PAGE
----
More than a dozen tow truck operators told members of the Prince George's County Council this week that legislation designed to protect consumers from being gouged could run many of them out of business.

Several tow truck operators testified this week that they would not be able to operate if the council approves a measure prohibiting tow truck operators from charging more than $100 to remove vehicles.

"These are the prices of the '60s," said Charlie Walker, who owns Walker Towing in Cheverly. "One hundred dollars a car is unfair."

Council member David Harrington (D-Bladensburg), told the operators that the legislation, which was introduced by council member Camille Exum (D-Seat Pleasant), was created to solve some of the problems many of their constituents have had with tow truck operators.

"There is another side of this story," Harrington said. "We get telephone calls from the public who are dealing with people in your industry."

Adolphus Horne of Duff's Towing in Temple Hills said he also had concerns about the bill's requirement that operators be available 24 hours a day, seven days a week to release a vehicle that has been towed.

Horne added that he has been assaulted by irate customers during regular business hours. He said the requirement would place tow operators in even more danger.

The council will hold a public hearing on the bill this month.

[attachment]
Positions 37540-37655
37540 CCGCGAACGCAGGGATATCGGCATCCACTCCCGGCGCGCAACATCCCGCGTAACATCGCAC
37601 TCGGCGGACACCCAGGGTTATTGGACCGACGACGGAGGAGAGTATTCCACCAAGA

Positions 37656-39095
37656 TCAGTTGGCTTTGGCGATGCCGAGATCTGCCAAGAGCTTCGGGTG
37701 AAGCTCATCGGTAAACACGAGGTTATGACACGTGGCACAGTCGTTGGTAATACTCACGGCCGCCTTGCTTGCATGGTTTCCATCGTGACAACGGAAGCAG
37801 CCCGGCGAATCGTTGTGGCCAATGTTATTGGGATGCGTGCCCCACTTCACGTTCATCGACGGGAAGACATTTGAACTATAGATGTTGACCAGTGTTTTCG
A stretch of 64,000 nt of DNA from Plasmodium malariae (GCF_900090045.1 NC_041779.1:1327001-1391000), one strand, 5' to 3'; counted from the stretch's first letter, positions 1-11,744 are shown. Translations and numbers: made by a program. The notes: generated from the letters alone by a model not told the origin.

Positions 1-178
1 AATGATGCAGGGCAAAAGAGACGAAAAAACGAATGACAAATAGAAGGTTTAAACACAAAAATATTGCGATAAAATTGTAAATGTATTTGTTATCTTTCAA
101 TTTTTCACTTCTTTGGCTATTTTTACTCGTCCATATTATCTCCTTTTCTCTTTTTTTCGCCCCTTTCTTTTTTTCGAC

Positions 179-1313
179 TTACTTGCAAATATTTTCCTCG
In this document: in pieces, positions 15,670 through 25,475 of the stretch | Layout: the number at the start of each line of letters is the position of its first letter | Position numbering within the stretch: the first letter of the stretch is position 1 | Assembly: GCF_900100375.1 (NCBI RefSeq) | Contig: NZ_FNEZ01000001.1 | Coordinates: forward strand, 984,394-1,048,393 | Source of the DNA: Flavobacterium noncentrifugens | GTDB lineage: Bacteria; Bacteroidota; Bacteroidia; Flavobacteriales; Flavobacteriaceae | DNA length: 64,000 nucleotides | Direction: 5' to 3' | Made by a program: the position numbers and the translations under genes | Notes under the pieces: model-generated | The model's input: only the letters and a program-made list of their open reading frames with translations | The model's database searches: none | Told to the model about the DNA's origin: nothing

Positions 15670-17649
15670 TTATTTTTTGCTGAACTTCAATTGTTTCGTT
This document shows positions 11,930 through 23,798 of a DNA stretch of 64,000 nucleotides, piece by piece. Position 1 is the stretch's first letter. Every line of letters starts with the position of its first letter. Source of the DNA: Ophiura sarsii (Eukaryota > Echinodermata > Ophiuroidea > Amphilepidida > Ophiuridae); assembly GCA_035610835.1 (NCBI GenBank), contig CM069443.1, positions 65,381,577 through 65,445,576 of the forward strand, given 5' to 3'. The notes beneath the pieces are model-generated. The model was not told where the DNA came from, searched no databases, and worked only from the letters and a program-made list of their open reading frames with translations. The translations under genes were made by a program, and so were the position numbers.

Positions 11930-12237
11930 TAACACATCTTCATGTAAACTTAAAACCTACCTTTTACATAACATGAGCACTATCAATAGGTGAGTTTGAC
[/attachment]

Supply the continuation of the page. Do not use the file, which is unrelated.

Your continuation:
Surgery for Hendershot

Council member Thomas R. Hendershot was scheduled to undergo quadruple bypass surgery Tuesday morning.

Last week, Hendershot went to Prince George's Hospital Center for an angiogram and the test showed blockage, he said. Doctors told him to report to the hospital at 7 a.m. Tuesday for the heart surgery.

When he heard the time, Hendershot, who insisted his doctors perform the surgery at Prince George's Hospital rather than at Washington Hospital Center, argued with people in the hospital's admissions department.

"I told them I couldn't be there at 7," Hendershot said Monday afternoon. "I told them, I'll go vote and I'll be there."

Hendershot said he was told to arrive at the hospital as soon after 7 as he could. But he said he told them he was sure there would be a crowd at the polls.

Hendershot joked that the last thing he needed was to try to move to the front of the line at the polls. "Then people would say, 'There's that arrogant Hendershot,' " he said, laughing.

Hendershot's absence from Tuesday's council meeting ended, at least for now, the chance of passing a bill that would lift the pit bull terrier ban. Yesterday was the final day to introduce a bill in order for it to be taken up before the end of the legislative year.

Award for Ivey

State's Attorney Glenn F. Ivey was honored last week by the Hamilton Fish Institute on School and Community Violence for his efforts to reduce violence in schools and among children.

Ivey received the institute's first Violence Prevention Award Friday during a luncheon at a Washington hotel.

In an interview, Ivey reiterated the themes of his luncheon remarks: "We need to use not only the stick but also the carrot. Enforcement alone is not the way to go, you also need prevention programs."

Ivey said he invoked Bill Cosby, who generated much discussion in recent months by saying that some African American parents were not taking enough responsibility for the behavior of their children. While he did not agree with the tone of Cosby's remarks, Ivey said it was a good thing that the entertainer opened the discussion. "I think we have to look at some of the cultural underpinnings of some of this criminal conduct," Ivey said.

The Washington-based Hamilton Fish Institute is named after Hamilton Fish, a former U.S. representative from New York who supported civil rights legislation.